A new way to keep the handwritten note
Today we are thrilled to interview New York based Illustrator and painter Anja Riebensahm from Das Brooklyn about her love for the handwritten letter.
What do handwritten letters and notes mean to you?
Hand written letters mean love and care from friends and family who are far away. My dad was an engineer and we moved to a new country every few years, starting in the early 1980’s when I was very young. Writing letters was the only way to stay in touch with my friends and my grandmother, so it’s always been very important.
Can you tell us how you keep them?
For decades I had a giant duffle bag with every letter I ever received in the basement. At the beginning of the pandemic I decided to scan them all and get rid of all but a few. So far I have digitized 1500 pages from my oldest friend and there is no end in sight. It’s a very long term project! I love paper but I was running out of storage, so now I am printing books in order to have everything in chronological order and in one place. It’s still much more tangible than a computer file, but less than bags of old letters thrown together.
Do you still send handwritten notes, postcards and letters?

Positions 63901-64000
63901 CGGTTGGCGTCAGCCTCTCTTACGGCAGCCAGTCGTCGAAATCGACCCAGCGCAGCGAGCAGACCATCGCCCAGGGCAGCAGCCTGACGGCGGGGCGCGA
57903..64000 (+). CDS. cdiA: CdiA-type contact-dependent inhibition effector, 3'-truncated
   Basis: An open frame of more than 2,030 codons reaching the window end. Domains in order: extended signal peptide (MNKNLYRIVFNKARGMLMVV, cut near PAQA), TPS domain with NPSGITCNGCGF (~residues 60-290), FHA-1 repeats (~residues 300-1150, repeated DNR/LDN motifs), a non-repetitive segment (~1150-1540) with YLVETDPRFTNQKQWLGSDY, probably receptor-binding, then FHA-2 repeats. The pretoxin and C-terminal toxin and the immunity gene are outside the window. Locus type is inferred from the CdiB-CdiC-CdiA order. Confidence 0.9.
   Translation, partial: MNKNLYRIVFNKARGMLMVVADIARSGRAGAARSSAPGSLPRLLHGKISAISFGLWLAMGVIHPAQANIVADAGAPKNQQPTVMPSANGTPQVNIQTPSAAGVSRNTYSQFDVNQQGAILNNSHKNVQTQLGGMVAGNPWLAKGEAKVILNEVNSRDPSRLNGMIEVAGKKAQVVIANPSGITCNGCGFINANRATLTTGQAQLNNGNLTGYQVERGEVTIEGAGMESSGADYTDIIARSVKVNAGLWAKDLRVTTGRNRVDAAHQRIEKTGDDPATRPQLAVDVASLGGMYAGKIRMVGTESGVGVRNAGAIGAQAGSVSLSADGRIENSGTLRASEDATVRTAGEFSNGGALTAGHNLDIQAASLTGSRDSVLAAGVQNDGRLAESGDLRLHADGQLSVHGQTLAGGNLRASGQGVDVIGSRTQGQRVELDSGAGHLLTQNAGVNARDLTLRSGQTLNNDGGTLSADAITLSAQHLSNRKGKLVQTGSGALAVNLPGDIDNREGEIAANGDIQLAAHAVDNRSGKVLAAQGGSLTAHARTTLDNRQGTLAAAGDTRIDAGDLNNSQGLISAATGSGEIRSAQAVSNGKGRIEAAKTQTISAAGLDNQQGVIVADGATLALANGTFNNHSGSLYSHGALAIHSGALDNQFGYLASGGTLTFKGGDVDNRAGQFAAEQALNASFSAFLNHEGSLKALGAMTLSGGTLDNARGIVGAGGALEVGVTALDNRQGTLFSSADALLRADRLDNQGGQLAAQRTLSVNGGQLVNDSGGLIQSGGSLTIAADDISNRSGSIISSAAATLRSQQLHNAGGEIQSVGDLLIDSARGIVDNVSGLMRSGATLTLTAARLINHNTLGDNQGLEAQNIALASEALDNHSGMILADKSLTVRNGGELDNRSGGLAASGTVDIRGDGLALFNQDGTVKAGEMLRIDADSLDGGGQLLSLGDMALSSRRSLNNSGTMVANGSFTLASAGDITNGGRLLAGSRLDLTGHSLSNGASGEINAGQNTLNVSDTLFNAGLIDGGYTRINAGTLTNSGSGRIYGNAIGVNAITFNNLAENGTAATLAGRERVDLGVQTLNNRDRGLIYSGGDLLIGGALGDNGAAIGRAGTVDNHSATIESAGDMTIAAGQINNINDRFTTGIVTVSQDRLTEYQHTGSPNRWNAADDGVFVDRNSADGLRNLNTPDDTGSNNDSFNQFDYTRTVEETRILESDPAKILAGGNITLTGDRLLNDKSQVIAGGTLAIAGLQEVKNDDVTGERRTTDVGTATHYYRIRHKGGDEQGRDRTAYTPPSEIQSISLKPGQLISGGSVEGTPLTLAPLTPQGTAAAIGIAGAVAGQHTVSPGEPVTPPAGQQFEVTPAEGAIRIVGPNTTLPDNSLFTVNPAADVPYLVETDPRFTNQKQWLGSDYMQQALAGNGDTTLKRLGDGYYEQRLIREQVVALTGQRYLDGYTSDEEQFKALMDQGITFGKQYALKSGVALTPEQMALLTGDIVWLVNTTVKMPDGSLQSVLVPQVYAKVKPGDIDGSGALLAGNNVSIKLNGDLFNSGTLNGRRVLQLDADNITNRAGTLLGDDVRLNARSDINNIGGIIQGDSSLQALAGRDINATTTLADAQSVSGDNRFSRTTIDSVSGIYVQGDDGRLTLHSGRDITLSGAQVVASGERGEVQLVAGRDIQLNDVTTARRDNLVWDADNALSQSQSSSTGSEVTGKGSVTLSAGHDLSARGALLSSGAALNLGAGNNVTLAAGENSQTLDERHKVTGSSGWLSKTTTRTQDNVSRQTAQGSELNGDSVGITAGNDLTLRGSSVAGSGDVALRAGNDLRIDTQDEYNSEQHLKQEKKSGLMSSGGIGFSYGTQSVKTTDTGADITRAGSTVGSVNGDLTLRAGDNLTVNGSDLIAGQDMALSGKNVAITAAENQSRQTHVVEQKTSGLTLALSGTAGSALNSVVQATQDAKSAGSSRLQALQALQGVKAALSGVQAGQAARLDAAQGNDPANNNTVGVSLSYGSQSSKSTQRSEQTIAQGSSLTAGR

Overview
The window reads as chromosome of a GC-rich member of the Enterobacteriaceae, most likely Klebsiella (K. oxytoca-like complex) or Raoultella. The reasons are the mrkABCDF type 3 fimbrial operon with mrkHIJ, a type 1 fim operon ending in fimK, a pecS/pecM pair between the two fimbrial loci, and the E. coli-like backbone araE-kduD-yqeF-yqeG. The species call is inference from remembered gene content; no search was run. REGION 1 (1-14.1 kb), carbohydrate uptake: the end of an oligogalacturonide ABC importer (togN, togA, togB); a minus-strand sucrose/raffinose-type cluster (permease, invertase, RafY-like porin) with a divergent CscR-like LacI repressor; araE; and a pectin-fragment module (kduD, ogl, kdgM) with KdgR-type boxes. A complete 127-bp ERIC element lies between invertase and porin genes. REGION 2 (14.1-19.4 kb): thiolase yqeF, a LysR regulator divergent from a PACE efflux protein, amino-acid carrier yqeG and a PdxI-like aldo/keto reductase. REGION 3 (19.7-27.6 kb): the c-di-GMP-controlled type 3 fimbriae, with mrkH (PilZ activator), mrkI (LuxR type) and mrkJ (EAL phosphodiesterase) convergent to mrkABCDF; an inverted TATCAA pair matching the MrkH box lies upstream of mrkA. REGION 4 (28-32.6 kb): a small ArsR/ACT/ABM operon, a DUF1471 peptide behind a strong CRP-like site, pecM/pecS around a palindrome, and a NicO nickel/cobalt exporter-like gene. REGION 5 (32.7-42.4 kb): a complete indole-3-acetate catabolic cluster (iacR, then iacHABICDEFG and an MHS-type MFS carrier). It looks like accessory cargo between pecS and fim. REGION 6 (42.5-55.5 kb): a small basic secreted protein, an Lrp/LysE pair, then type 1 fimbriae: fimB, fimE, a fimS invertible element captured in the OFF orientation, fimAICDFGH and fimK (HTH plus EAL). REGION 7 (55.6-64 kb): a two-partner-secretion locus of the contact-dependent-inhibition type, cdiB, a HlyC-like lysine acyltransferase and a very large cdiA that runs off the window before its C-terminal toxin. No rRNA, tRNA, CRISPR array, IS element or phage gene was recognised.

These days I try to send at least one postcard a day. I mostly catch up with people on FaceTime and email, so I often don’t have enough to say to fill a long letter, but it’s still so wonderful to receive physical mail and I have several friends who reciprocate. It also used to be much easier to find interesting writing paper. When I went to Japan a few years ago I stocked up on paper products in a major way, but in New York a lot of the great stationery shops have closed.
As an artist what are your inspirations?
My main sources of inspiration for my art are museums, travel (esp. traveling to museums), and animal rights activism. I have designed some custom animal wallpapers for different clients and those were some of my favorite commissions.